“I knew someday I’d be the last person from my class,” said 92-year-old Del Mar resident Henry Knorr. “I just didn’t expect it to be so soon.” Knorr was a member of San Dieguito High School’s graduating class of 1939.
He was also the oldest attendee at an October 22 founders’ reception held on-campus by the school’s alumni association. The event was to honor and reminisce with alumni from the school’s first graduating classes (1937–1942) and to unveil the first phase of engraved "legacy" brick pavers. The first 100 bricks were recently installed around the school’s bell tower.
Back in the 1930s, most area students living in what is now known as La Costa and south to Carmel Valley started junior or senior high school at the school known as Carlsbad-Oceanside High. In 1937, the new San Dieguito High School’s first graduating class (30 members) marched to "Pomp and Circumstance."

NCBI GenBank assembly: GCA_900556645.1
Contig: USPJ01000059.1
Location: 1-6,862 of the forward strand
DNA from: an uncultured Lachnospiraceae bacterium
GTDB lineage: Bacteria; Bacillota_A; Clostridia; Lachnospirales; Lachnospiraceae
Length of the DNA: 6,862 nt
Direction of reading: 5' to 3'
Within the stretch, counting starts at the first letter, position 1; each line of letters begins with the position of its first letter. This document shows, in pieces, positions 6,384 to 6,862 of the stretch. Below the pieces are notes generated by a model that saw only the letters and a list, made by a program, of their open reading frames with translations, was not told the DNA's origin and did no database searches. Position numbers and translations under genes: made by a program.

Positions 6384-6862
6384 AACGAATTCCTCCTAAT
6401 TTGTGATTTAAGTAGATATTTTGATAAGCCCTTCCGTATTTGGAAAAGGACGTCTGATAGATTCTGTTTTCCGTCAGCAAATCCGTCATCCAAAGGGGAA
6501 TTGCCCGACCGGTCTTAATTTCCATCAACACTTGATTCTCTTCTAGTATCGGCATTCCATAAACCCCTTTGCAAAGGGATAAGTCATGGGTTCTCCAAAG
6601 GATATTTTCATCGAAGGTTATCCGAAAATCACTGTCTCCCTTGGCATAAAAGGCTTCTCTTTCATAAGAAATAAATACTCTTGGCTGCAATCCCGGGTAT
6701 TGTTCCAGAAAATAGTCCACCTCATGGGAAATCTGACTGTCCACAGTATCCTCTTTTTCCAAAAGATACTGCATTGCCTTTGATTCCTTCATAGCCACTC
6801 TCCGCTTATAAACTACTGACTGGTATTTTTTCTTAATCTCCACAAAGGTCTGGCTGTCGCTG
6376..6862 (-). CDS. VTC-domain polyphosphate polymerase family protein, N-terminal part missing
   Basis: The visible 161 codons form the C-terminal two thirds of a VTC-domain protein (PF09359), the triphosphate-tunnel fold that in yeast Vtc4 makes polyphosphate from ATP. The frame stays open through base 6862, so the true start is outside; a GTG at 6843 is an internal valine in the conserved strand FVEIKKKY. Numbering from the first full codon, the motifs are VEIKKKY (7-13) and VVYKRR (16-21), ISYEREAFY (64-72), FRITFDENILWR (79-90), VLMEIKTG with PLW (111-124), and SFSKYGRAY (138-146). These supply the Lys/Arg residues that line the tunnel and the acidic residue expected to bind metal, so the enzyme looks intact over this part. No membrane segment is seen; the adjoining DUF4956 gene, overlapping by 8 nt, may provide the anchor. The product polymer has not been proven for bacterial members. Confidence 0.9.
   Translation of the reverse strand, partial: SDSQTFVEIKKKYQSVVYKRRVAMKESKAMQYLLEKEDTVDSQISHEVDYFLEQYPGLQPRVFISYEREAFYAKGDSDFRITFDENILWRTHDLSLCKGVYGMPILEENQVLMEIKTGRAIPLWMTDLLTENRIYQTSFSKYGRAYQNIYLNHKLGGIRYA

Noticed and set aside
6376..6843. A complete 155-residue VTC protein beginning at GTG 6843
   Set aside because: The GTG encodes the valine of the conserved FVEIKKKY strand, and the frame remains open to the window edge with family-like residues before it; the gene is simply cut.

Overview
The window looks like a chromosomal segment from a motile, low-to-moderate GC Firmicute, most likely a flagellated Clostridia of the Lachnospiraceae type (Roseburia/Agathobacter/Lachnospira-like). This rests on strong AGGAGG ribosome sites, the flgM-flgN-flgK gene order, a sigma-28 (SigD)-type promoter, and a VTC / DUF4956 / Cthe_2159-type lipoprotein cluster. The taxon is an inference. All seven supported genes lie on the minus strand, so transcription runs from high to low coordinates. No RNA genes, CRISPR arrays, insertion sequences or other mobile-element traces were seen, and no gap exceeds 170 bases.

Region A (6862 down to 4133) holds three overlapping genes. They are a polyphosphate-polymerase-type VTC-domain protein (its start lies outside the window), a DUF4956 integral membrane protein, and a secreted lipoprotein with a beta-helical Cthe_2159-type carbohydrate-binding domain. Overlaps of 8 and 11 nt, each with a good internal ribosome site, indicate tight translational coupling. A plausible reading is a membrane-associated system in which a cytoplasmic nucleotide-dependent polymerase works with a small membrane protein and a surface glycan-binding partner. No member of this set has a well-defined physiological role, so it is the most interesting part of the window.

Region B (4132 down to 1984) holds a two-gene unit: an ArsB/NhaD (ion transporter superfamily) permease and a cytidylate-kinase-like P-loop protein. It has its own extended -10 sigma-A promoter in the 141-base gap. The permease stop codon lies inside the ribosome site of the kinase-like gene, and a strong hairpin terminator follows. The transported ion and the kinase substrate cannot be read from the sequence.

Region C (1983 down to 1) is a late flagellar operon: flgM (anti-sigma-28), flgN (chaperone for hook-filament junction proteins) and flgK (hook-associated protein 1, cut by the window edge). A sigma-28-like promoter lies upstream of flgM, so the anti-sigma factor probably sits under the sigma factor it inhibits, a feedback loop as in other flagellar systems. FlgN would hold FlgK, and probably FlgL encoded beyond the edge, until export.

Known as the Mustangs, the school's 1937 “Hoofprint” yearbook received congratulations from 58 area businesses. Each of the advertised businesses listed only a two- or three-digit phone number. Of the numerous cafés, mechanics' garages, and neighborhood markets, only two businesses remain 76 years later — La Paloma Theatre in Encinitas and R.E. Badger, an agricultural management firm in Rancho Santa Fe.
During the brick-paver dedication on October 22, four saxophonists from the school’s current band played the long-lost school alma mater, “Oh Hail to San Dieguito.” The tune’s arrangement had been lost when the campus converted a from high school to an academy in 1996; it has not been heard on campus since then. Band director Jeremy Wuertz researched and eventually found the two-verse song.
About 50 fellow alumni, teachers and staff, and current students attended the brick unveiling. Henry Knorr’s had his brick inscribed, “Some of the best days were spent here.”